The Unfathomable Movement of the Spirit

by Justin Burkholder, South Philly summer intern

Mennonite Convention 2019 was a fresh experience providing fruitful conversations, an open space to connect with God, and learning from one another about how God is moving, particularly through the Mennonite churches in this country.

Delegate sessions were fulfilling because of the unique opportunity to unite in Kansas City as brothers and sisters of various ages across the country. Conversations circled around shortcomings, mountain-top experiences, future challenges, and the unity of the Spirit laid out in Ephesians. Through three sessions on Ephesians, delegates were equipped with the charge of living cohesively amidst the reality that the church is messy; both locally and globally. The church was reinvigorated to praise God instead of allowing the differences to divide or define us. Tension or chaffing can be helpful because uniformity does not allow the space for challenging one another. In a world stained by sin, complete uniformity is not an option. Living together in harmony is encouraged, however, as Paul heavily emphasizes in Romans 12:18. The call to the church in Ephesus to “maintain the unity of the Spirit” (Eph. 4:3) has powerful relevance to the church in the twenty-first century.

Meghan Good teaches on the breath of the Spirit. Photo courtesy of Mennonite Church USA.

A speaker I thoroughly enjoyed was Meghan Good. Her sermon was titled He Breathed on Them. One story she highlighted was the unexpected call from God in her life. It was an ordinary afternoon when she felt an unquestionable revelation from God asking her to show up in a room for an unknown purpose. Waiting for her were two friends who were eager to pray for her life and calling. She felt the Spirit pour over her and comfort her in unfamiliar ways. It was a moment she felt renewed by God and credits it to the breath God breathed in her.

Meghan emphasized that much of our church has been running on empty, not seeking the source of our energy, our breath, our ruach. In scripture, God’s Spirit is also translated as wind, breath, energy. Meghan highlighted Genesis 2:7 which describes God breathing life into Adam. This is the original design and source of energy for humankind who believe in God as the creator. She gave the analogy of a hot air balloon because the balloon must be fueled by a consistent release of air or it will crash. Running through life without this source is exhausting and frustrating, but I—we—have learned to adopt the routine of faking it until it becomes too difficult on our own. God did not intend it to be this way.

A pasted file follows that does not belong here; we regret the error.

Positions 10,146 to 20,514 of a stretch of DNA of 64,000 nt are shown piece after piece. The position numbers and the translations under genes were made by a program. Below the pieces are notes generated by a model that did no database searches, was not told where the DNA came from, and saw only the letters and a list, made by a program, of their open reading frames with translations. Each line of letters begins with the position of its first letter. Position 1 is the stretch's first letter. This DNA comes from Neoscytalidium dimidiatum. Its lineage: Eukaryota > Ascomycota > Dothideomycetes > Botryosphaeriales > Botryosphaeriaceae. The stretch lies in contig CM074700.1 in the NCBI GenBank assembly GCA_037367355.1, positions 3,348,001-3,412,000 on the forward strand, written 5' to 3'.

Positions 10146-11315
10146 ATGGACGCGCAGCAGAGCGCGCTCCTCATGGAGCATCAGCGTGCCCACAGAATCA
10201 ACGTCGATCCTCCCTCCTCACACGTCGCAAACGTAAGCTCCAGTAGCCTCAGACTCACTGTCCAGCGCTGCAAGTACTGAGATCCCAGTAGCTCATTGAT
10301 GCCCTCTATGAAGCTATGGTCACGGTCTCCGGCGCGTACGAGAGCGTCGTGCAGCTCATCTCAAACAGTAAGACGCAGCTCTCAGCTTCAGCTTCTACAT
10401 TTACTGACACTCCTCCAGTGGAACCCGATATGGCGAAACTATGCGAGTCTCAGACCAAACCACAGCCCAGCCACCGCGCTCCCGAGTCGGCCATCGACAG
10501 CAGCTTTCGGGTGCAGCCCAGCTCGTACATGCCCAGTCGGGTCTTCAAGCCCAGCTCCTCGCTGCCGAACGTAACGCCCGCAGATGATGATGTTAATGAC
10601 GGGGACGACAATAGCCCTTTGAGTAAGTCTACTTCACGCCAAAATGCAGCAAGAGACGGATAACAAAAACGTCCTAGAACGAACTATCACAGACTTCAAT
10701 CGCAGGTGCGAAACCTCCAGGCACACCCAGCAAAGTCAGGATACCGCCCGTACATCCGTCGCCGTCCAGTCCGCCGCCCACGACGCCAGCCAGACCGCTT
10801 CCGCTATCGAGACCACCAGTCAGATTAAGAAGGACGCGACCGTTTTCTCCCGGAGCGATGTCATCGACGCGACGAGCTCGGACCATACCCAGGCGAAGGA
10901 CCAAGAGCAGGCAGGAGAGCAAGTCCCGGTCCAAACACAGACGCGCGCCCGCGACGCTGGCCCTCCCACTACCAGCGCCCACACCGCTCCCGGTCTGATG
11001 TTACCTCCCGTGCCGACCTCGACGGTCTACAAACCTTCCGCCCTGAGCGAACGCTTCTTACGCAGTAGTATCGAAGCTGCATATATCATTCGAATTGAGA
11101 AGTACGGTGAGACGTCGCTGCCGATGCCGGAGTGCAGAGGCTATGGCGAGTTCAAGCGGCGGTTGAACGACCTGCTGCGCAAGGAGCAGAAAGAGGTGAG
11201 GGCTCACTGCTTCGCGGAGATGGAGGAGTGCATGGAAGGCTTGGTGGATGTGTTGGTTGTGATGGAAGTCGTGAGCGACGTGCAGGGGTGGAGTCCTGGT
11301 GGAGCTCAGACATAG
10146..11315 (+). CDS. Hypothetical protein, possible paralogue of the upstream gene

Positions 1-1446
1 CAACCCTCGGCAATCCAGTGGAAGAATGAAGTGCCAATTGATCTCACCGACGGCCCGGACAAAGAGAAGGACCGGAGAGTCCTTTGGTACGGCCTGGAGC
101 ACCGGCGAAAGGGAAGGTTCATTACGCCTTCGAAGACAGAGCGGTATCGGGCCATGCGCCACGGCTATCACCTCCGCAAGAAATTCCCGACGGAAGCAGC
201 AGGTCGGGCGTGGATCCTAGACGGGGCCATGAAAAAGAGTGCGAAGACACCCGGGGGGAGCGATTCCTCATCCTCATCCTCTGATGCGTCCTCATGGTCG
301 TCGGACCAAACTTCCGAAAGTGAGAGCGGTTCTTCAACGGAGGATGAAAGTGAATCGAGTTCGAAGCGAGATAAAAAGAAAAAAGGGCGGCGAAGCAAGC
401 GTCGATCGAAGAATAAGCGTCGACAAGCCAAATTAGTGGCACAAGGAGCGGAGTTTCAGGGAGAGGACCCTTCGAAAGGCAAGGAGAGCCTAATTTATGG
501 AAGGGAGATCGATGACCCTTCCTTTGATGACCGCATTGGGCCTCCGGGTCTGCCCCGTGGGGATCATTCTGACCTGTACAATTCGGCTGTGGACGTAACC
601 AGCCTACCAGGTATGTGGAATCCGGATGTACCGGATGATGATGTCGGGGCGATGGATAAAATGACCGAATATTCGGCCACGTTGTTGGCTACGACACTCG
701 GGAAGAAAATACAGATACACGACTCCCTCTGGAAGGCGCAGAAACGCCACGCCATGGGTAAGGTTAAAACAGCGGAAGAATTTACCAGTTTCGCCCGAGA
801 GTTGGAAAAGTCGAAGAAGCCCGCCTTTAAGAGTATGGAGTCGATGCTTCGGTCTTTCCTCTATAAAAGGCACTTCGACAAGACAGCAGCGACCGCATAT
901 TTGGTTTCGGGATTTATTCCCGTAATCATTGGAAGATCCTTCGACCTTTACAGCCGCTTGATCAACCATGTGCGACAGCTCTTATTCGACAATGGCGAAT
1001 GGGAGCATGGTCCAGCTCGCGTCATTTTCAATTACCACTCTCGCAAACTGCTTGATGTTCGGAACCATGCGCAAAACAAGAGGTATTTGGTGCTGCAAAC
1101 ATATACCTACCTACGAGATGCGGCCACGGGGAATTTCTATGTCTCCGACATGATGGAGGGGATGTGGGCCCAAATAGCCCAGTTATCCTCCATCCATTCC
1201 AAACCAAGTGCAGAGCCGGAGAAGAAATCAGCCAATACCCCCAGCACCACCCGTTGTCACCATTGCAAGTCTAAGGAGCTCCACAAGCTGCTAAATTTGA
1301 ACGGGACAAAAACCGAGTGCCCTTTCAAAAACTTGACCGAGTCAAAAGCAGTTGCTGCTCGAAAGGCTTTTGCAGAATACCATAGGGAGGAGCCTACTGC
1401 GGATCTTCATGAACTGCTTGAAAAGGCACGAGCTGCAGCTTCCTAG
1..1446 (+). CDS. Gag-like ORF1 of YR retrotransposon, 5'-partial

Tom Yoder Neufeld led equipping times for the delegates on Ephesians. Photo by Vada Snider.

I believe our church must do a better job of accountability and vulnerability, because we have mastered and become comfortable with going through the motions. These motions are built to eventually return emotions of guilt, shame, and loneliness. God instead demands freedom. As Leonard Dow taught, the chains suddently fell off for Paul and Silas in prison when the wind-energy was released through the space (Acts 16:25-27). I believe God intends to release that energy through the church today so that we all witness and experience the power of God’s Spirit working through us. God is waiting with his arms wide open, ready for us to receive him. When we take one step towards him, he runs, eager to embrace us (Luke 15).

I was encouraged at convention to seek him directly. I do not want to run on my own and grow weary. We are not asked to go through any religious hoops to access him. Thanks be to God for the gift of his church and his Spirit.